Czech Police break up cell of Russian neo-Nazi organization
The Czech Police have broken up a cell of the neo-Nazi Wotan Jugend organization from Russia in the Czech Republic. Five people have been charged on suspicion of establishing, promoting and supporting a movement aimed at suppressing human rights and freedoms.
If convicted, the cell members face up to five years in prison. Prague Police spokesperson Andrea Zoulová informed the Czech News Agency of the charges today.
Czech Television has also reported on the case. The Antifa.cz website has written about Wotan Jugend in detail.
Detectives from the anti-extremist division, according to Zoulová, investigated the establishment of a Czech cell of the Russian neo-Nazi organization Wotan Jugend by a 21-year-old foreigner living permanently in the Czech Republic and another person who is currently serving a prison sentence for a racially-motivated violent crime. Zoulová said Prague police have been investigating the case for several months now.
According to information received by news server Romea.cz, the leader of Wotan Jugend is 21-year-old Sergei Busygin of Russia. The Antifa.cz website reports that he has been living in Prague for some time, that he received permanent residency in the Czech Republic in 2013, that he remains in contact with the Russian neo-Nazi scene, and that he regularly travels to Russia.
"His ties extend to members of the M8l8tX band. With their permission, and with the aid of his girlfriend Markéta L., who is a few years older than him, he is doing his best to sell promotional flags and t-shirts for his organization to his friends in Bohemia and elsewhere around Europe," Antifa.cz reports.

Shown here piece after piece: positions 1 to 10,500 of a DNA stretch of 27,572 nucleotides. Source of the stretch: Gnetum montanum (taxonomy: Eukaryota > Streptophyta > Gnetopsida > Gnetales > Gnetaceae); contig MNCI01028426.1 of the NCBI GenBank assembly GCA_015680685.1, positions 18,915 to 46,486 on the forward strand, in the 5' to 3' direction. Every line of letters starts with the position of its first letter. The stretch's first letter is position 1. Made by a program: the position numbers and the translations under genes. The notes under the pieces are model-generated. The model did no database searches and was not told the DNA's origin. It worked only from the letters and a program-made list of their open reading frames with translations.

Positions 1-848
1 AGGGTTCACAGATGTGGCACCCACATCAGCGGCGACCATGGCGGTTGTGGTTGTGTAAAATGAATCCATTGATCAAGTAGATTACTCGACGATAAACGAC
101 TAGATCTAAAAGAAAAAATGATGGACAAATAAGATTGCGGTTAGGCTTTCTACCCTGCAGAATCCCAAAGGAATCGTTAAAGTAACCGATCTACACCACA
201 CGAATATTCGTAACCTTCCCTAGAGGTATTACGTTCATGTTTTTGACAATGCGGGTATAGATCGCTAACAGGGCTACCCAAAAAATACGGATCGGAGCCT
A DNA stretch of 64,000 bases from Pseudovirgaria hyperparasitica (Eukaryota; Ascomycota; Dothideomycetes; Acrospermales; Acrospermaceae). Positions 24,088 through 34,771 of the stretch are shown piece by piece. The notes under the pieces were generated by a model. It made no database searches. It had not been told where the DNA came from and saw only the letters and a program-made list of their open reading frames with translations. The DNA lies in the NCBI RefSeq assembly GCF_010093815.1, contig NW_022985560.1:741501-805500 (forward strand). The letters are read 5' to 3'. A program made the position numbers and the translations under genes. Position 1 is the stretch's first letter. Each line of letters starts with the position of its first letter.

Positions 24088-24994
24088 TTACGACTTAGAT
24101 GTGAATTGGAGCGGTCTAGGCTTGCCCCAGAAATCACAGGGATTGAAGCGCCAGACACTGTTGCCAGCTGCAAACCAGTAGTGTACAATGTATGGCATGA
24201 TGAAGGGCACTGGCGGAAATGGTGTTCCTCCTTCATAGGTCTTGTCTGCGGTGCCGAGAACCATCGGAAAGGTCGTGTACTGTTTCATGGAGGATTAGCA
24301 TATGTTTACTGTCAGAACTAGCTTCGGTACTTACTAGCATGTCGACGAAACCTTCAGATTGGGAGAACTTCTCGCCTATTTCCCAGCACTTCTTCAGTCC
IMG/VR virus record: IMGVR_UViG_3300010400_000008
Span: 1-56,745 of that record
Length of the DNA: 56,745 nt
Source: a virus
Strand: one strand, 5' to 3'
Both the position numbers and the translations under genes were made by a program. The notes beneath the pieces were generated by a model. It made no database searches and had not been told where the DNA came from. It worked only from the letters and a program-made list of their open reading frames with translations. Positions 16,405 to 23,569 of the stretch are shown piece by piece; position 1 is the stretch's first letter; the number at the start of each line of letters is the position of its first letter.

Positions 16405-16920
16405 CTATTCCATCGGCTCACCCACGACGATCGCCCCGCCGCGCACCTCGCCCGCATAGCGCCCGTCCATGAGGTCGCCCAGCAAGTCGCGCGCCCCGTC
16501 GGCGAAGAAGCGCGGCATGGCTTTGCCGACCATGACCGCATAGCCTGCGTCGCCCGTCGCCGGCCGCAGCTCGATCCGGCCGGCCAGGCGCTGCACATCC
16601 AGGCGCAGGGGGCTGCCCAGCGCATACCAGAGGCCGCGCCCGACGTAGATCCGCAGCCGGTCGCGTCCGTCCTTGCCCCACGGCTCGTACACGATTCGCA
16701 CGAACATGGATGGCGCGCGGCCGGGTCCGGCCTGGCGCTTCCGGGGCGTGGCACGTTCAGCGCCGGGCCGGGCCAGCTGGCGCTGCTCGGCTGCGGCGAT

In 2012 Busygin was seen attending a protest against the Prague Pride parade for LGBT rights. Antifa.cz reports that Dan Houdek, who is known from a photograph taken of him giving the Nazi salute last year at an anti-Romani demonstration in České Budějovice, is also a member of Wotan Jugend.
Houdek is currently in prison. Police say Wotan Jugend was first established by members of the Moloth band in 2008 in Russia.
The detectives say the movement is based on the idea of providing financial, ideological, and propaganda support for prisoners convicted of committing crimes motivated by ethnic, nationalist or racist hatred. The movement is also closely linked to the musical trend of "NS" black metal.
Police say Wotan Jugend raises money to promote and support itself through the sale of CDs, clothing, stickers, and other stuff with either the motif of the movement or of the Moloth band on it. They also raise money by holding concerts, donation drives or sports events under the auspices of the movement.
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